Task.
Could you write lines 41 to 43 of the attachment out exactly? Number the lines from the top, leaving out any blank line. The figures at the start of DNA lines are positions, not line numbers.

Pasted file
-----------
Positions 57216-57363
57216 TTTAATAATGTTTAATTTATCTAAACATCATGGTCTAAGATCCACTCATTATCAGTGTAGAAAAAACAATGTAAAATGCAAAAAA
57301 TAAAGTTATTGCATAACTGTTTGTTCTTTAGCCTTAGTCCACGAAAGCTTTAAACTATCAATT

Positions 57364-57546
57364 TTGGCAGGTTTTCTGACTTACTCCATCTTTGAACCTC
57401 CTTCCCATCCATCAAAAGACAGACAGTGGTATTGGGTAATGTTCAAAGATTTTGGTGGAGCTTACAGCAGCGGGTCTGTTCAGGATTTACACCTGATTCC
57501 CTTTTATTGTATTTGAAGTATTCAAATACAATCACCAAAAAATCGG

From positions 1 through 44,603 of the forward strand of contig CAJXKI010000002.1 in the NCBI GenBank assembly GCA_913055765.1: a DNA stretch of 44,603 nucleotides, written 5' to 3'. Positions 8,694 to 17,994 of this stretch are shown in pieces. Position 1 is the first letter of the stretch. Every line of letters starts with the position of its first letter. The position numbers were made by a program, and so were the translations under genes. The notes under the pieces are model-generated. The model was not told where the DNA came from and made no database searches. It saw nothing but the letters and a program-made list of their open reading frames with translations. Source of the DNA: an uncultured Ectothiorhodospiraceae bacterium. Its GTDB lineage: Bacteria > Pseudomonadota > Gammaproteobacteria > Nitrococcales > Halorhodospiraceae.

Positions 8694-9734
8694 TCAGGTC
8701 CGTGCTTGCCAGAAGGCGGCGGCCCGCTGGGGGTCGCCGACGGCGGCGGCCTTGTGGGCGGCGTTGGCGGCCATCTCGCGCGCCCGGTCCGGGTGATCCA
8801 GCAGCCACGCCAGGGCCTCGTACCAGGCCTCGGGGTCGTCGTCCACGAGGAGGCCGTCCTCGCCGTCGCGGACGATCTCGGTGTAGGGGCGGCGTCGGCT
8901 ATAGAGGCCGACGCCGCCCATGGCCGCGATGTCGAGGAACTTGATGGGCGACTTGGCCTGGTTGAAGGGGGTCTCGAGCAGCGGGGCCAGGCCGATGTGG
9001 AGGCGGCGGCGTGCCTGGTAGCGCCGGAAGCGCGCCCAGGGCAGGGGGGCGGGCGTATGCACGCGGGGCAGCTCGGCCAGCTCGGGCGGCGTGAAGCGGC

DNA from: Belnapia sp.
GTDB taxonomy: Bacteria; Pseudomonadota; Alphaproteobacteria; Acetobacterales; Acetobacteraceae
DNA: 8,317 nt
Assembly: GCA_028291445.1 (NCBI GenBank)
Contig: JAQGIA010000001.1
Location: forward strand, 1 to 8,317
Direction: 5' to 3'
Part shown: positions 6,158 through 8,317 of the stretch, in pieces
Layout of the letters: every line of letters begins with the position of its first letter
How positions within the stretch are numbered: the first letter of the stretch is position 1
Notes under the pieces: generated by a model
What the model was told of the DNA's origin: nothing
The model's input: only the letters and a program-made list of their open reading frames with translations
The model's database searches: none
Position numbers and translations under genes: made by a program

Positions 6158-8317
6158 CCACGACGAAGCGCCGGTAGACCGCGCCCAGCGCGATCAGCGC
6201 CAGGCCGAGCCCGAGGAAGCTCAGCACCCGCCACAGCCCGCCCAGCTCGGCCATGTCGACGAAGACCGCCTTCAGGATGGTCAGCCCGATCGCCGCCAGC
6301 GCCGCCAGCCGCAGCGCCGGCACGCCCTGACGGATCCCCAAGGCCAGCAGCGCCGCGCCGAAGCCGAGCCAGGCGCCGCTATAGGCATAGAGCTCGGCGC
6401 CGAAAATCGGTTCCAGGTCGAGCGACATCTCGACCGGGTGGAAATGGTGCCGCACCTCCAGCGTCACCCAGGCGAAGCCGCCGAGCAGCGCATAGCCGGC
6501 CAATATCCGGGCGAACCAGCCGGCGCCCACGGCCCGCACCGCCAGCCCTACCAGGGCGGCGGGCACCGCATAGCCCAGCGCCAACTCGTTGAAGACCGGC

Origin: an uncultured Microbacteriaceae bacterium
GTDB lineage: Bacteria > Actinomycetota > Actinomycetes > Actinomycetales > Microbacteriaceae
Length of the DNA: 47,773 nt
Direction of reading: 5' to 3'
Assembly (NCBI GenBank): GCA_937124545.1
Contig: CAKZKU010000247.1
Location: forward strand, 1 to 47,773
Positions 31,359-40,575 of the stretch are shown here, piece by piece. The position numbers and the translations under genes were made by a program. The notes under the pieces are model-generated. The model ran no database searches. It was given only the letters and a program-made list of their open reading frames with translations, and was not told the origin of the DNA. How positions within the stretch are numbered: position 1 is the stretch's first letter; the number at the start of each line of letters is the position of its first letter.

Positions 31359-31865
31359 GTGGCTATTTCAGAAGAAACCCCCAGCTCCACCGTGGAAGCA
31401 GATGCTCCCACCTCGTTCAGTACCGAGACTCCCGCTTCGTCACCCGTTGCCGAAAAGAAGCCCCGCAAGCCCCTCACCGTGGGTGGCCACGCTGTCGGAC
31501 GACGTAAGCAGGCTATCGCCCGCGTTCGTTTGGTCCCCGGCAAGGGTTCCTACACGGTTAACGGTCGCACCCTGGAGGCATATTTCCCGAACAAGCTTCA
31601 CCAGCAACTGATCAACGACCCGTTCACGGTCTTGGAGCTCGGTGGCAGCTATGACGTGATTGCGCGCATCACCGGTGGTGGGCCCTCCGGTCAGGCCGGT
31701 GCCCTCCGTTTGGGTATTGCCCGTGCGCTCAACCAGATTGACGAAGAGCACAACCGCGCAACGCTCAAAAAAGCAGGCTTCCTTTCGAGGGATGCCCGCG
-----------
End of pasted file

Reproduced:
Contig: CAKZKU010000247.1
Location: forward strand, 1 to 47,773
Positions 31,359-40,575 of the stretch are shown here, piece by piece. The position numbers and the translations under genes were made by a program. The notes under the pieces are model-generated. The model ran no database searches. It was given only the letters and a program-made list of their open reading frames with translations, and was not told the origin of the DNA. How positions within the stretch are numbered: position 1 is the stretch's first letter; the number at the start of each line of letters is the position of its first letter.